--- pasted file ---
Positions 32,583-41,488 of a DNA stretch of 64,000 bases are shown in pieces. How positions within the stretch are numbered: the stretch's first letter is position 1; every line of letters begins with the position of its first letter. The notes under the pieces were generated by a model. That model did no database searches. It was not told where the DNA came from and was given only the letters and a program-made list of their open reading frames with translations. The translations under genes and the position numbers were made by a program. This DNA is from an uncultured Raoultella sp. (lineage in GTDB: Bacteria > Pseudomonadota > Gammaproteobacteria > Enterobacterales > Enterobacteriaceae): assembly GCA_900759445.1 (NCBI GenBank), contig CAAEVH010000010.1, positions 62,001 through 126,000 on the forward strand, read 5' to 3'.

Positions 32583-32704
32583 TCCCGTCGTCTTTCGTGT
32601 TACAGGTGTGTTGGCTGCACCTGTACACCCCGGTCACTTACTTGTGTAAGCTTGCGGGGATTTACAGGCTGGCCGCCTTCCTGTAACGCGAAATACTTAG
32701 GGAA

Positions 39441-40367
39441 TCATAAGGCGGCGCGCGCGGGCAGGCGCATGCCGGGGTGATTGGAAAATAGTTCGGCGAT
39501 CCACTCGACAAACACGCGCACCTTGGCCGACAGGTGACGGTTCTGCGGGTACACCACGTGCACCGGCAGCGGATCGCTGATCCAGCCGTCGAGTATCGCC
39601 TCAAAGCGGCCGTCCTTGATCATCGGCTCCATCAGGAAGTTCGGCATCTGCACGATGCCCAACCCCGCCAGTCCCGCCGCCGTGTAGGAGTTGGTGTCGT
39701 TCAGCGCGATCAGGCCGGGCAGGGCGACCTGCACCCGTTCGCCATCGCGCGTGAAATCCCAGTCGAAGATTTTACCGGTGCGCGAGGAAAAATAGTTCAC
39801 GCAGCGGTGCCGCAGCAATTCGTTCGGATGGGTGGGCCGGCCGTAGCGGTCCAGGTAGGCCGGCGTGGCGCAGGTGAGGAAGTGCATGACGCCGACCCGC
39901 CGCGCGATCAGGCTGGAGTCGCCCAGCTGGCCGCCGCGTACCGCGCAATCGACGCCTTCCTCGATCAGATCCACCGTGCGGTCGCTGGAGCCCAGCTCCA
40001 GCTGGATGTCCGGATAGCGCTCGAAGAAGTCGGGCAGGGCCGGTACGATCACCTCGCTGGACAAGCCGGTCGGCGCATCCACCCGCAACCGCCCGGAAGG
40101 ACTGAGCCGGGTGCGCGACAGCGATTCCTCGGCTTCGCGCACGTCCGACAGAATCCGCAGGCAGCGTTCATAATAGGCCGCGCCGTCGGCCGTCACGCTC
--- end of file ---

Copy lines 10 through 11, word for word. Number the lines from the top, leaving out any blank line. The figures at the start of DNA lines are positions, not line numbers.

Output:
39701 TCAGCGCGATCAGGCCGGGCAGGGCGACCTGCACCCGTTCGCCATCGCGCGTGAAATCCCAGTCGAAGATTTTACCGGTGCGCGAGGAAAAATAGTTCAC
39801 GCAGCGGTGCCGCAGCAATTCGTTCGGATGGGTGGGCCGGCCGTAGCGGTCCAGGTAGGCCGGCGTGGCGCAGGTGAGGAAGTGCATGACGCCGACCCGC